HELENA (AP) — U.S. Sen. Jon Tester returned Monday to the place where he got his political start, urging state lawmakers to focus on bipartisan solutions and telling them the biggest challenge on the federal level will be balancing the budget.
Tester is fresh off a bruising and expensive — but ultimately victorious — re-election campaign over Republican challenger Denny Rehberg. He said both sides need to put the sometimes bitter election process behind them and find common ground.
Tester built on the emerging theme of cooperation at the Legislature by urging them to put citizenship before partisanship. Republican legislative leaders have said they are hoping to hash out compromise with new Gov. Steve Bullock, who has said the same thing.
"The election is over. And now as legislators, and as Montana leaders, you have the opportunity to be advocates for Montana," Tester said. "Work together. Don't focus on division and distraction. Rather focus on those ideas that move Montana forward."
He said Congress wrongly flirted with disaster when it faced the fiscal cliff because both sides insisted on idealism and not realism. The Democrat reiterated his support for a plan that both cuts spending and increases revenue, which would almost certainly require bipartisan support.
"In Washington and here in Helena, we can't afford to let brinksmanship replace statesmanship," Tester said. "The fiscal problems that face our country at the federal level can and must be addressed. It is our biggest challenge. Cutting spending and increasing revenue will be necessary if we are going to solve our budgetary woes."
Tester also bashed the influx of money that dominated his race and others this past election cycle, and said the so-called "dark money" needs to be reined in at both the federal and state level.
"Outside groups, on both sides, spent tens of millions of dollars with little transparency and no accountability," Tester said.
The Democrat received a cool response from the Republican side of the aisle by saying he supports efforts to overturn the U.S. Supreme Court's 2010 Citizens United decision that ruled a ban on corporate spending in federal elections was an unconstitutional restriction of free speech.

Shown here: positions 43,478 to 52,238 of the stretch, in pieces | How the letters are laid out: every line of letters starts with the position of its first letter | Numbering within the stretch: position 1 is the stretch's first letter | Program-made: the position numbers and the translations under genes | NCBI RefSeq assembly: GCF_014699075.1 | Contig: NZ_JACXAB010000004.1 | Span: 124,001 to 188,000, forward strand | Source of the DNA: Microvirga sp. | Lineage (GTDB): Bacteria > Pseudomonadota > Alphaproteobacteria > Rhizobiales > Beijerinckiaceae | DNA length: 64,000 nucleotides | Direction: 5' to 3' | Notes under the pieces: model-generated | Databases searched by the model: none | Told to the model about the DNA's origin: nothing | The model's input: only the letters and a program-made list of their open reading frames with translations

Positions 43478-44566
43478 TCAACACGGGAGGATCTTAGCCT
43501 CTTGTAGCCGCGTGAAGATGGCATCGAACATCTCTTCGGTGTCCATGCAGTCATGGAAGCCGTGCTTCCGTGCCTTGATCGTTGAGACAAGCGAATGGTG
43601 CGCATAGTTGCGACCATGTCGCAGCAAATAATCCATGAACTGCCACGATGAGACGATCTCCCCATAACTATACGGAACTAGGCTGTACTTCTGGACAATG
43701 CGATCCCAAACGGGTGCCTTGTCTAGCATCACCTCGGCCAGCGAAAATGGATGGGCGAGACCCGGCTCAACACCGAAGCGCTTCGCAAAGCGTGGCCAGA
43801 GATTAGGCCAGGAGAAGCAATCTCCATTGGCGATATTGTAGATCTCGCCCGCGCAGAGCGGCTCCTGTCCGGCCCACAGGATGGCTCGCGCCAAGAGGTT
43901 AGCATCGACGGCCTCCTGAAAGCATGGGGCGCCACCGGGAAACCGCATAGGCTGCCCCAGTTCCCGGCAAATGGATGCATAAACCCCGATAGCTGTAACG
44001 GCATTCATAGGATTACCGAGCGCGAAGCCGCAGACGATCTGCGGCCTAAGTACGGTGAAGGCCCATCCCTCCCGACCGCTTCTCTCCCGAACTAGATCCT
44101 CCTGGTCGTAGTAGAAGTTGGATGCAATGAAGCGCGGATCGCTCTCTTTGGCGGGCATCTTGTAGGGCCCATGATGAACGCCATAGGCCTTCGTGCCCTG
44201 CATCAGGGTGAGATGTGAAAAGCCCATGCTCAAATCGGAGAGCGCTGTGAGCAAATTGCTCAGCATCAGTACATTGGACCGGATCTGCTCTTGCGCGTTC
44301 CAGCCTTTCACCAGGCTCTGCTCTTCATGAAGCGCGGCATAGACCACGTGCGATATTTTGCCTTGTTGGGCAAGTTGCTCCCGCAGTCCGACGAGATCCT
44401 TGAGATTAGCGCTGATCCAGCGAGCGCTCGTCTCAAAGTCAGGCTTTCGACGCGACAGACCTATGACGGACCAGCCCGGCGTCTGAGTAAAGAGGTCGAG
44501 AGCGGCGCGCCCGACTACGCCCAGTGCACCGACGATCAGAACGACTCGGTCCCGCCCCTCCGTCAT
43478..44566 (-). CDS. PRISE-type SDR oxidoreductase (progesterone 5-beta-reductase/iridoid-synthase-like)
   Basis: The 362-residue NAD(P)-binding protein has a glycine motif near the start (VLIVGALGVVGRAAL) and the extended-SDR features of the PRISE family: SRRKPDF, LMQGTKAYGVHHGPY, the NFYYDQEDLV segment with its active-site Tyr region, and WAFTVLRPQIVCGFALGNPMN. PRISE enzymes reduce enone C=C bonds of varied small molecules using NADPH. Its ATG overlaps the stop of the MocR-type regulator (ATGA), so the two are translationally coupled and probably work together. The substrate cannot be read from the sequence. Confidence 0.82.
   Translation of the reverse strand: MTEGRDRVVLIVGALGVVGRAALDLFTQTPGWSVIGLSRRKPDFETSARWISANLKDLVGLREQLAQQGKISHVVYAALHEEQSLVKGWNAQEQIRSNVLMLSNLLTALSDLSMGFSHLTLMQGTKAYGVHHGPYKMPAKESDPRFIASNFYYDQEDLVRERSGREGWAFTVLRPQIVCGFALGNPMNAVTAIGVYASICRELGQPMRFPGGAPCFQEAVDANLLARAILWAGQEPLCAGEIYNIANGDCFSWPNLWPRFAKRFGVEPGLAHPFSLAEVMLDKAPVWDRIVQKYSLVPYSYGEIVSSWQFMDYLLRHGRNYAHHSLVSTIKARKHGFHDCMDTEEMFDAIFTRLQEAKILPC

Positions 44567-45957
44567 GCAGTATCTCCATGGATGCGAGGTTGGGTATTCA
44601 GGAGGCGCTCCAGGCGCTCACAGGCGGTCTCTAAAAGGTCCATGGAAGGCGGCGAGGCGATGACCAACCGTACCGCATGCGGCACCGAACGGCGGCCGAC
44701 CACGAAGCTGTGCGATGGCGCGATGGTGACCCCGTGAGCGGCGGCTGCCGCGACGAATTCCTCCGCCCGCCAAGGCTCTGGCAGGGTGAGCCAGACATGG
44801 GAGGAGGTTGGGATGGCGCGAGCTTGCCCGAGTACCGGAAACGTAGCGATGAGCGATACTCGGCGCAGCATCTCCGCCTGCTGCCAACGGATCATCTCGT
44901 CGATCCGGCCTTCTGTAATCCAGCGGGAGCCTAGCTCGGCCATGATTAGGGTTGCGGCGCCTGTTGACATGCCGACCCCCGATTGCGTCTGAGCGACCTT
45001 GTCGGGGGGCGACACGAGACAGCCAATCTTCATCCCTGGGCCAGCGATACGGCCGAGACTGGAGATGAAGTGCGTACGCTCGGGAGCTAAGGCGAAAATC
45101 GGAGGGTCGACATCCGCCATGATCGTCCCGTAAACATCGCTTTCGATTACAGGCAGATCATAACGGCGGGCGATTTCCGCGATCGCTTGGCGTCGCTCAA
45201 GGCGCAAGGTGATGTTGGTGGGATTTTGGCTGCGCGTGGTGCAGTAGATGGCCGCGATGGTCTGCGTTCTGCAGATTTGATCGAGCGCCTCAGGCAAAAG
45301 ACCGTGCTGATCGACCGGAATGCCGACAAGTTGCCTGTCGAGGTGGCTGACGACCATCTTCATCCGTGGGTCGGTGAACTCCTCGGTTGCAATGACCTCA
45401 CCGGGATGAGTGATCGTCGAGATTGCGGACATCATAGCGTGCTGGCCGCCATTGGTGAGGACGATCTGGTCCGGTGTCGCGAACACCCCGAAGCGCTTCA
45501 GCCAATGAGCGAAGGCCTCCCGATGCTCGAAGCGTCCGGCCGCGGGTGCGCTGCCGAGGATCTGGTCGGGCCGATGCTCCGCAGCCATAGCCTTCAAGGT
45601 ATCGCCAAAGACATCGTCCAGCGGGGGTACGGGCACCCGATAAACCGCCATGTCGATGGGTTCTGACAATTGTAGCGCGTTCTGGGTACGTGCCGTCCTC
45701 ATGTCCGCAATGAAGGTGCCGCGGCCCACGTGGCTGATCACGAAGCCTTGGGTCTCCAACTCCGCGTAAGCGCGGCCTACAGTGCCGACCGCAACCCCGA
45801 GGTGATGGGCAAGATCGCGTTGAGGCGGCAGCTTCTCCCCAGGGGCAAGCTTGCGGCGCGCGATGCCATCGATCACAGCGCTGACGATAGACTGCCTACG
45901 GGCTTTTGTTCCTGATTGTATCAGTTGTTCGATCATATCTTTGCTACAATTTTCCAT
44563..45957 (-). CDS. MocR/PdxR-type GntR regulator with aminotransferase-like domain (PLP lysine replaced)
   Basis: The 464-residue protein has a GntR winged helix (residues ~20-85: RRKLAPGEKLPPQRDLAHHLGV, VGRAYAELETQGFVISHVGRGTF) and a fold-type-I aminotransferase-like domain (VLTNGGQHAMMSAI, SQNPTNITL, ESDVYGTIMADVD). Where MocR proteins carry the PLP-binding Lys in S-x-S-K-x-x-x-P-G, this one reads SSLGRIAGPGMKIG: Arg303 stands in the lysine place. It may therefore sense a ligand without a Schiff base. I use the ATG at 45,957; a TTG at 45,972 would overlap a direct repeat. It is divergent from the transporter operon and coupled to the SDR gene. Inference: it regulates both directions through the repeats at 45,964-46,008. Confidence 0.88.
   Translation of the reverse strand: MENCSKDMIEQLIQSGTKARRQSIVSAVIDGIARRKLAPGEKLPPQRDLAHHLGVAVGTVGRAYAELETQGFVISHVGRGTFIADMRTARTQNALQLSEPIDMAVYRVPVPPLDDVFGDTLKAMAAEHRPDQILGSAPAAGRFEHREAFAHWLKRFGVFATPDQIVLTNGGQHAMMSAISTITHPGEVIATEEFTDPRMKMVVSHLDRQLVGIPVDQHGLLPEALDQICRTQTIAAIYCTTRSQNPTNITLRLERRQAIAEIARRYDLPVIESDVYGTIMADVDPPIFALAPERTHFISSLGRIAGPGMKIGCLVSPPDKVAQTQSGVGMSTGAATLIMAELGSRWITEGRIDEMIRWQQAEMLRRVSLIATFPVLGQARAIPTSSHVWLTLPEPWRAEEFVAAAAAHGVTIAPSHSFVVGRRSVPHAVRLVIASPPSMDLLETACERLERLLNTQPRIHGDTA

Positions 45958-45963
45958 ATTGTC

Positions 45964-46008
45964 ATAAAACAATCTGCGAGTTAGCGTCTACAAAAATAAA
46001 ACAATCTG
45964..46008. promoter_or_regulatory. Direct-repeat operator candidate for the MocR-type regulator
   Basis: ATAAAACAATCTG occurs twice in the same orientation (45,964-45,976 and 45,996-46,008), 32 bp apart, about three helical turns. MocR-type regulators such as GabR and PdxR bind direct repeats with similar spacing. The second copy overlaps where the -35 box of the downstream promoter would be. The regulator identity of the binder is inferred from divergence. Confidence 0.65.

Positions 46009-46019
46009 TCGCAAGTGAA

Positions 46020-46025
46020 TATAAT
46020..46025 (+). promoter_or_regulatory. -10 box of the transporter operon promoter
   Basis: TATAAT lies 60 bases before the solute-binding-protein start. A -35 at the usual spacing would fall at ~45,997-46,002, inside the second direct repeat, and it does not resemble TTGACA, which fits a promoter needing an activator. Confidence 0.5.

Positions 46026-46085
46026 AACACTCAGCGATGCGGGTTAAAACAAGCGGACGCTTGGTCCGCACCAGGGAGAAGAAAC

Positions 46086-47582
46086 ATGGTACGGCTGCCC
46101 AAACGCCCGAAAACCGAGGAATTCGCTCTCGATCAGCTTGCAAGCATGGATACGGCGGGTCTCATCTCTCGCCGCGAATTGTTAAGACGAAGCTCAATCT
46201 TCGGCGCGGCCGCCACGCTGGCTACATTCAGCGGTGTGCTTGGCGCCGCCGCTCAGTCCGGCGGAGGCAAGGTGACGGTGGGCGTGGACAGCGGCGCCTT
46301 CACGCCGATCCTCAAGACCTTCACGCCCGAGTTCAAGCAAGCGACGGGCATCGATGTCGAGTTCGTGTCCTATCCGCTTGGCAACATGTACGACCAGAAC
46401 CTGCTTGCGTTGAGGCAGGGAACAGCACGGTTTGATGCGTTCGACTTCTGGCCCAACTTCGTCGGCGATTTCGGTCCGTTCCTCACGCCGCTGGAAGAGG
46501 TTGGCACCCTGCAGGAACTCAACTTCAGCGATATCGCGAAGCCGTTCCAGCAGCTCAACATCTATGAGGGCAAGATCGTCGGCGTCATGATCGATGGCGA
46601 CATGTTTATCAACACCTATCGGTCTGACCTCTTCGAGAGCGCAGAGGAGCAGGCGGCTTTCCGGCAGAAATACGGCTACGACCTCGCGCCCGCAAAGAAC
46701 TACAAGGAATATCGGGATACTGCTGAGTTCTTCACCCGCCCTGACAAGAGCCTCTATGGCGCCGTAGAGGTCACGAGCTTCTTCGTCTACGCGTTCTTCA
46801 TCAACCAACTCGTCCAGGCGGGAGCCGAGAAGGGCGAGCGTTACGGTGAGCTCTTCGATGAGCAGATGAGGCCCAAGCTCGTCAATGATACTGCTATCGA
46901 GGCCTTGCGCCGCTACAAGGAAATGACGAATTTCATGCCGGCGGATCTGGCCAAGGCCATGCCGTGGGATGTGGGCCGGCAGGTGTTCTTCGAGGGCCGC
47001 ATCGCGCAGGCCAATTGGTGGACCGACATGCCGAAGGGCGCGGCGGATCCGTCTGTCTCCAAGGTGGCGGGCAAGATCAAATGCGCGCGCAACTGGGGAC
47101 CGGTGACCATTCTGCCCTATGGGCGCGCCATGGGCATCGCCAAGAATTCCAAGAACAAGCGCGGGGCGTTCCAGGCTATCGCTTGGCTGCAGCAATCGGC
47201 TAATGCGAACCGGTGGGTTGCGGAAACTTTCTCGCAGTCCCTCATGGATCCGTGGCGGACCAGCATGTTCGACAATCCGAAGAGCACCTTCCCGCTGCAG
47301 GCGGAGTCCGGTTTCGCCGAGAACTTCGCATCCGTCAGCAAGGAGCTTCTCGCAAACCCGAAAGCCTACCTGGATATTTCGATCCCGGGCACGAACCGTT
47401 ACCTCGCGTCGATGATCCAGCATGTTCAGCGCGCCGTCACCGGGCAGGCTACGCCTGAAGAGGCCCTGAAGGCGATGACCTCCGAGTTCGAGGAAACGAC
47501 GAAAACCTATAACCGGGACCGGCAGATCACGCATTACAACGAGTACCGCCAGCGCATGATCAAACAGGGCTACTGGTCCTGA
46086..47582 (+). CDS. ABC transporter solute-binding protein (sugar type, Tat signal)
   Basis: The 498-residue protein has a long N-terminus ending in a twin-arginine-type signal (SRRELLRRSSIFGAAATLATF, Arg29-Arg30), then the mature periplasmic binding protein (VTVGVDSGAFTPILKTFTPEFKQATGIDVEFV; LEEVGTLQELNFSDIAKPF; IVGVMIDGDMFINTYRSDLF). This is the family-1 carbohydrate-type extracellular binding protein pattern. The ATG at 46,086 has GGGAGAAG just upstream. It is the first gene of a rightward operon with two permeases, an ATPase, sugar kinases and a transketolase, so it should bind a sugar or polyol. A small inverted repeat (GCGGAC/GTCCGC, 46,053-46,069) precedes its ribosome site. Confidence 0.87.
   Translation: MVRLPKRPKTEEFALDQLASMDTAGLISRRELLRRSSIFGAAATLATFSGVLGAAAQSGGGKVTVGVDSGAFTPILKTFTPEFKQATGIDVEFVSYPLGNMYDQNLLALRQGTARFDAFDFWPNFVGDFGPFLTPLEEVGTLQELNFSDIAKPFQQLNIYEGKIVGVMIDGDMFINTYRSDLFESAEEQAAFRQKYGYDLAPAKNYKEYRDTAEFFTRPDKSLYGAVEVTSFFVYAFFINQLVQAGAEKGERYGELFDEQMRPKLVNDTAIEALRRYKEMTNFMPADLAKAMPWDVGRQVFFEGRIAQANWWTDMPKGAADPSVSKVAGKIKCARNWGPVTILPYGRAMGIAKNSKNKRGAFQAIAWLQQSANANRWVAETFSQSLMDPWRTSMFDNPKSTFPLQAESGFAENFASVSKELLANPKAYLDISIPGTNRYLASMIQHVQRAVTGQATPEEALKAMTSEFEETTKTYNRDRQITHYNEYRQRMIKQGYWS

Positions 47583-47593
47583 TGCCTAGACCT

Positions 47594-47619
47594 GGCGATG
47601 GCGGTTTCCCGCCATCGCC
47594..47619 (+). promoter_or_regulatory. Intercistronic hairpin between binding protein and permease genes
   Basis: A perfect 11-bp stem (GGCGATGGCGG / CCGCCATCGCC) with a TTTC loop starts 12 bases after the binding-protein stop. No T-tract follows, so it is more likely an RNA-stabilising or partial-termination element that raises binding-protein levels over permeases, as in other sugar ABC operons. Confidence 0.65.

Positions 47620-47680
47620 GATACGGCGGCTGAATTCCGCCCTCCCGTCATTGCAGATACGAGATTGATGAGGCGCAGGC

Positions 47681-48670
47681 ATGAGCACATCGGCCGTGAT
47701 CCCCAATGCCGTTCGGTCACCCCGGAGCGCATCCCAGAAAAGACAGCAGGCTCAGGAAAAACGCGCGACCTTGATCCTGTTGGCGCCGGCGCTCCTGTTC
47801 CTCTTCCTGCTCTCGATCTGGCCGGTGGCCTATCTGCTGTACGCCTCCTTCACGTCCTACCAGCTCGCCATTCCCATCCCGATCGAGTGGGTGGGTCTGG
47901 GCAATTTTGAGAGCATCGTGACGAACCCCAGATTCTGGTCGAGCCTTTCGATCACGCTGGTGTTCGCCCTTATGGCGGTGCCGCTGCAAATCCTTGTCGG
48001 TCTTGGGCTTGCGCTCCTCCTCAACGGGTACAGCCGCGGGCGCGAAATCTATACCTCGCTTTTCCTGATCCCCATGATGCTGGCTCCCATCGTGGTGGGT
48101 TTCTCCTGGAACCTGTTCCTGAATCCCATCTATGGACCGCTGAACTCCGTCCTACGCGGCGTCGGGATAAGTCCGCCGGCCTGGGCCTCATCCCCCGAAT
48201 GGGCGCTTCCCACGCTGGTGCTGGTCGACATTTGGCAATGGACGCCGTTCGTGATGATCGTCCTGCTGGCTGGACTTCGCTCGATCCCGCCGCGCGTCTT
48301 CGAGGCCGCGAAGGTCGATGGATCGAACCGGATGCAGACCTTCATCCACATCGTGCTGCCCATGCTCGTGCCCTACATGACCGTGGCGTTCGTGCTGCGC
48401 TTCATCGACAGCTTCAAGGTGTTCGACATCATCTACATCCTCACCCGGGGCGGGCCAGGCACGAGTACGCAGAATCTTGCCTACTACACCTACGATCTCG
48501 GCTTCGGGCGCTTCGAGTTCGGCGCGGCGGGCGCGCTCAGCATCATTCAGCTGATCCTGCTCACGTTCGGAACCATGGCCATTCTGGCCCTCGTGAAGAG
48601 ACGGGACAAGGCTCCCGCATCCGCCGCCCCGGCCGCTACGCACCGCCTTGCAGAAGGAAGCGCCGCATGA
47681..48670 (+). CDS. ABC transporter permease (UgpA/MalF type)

State Sen. Fred Thomas, who is returning this year to a chamber he left back when Tester was in the state Senate, said Tester brought up a "sensitive, partisan issue" by raising Citizens United. Many Republicans, as Rehberg stated many times during the election battle, feel it protects freedom of speech.
But Thomas, from Stevensville, said Tester was "dead-on" by calling both sides to work together cooperatively for solutions. And Thomas said he was glad to hear Tester, like U.S. Sen. Max Baucus did last week, make a point of saying Washington, D.C., needs to do the same.
"Our advice along those lines is you guys really need to drop the barriers and get the work done back there because this country is going off the ledge financially," Thomas said. "Boy, they need to do that more than ever. Time is of the essence."
Tester also called on the lawmakers to act on smart implementation of federal health care reform "whether you love it or hate it," to pass legislation to improve the state infrastructure needs such as is seen in the developing oil fields, and to improve education funding.
"No one person has all the answers," Tester said. "But all of you together do have the answers. And working together, you'll find them. It's not just a challenge. It's a responsibility."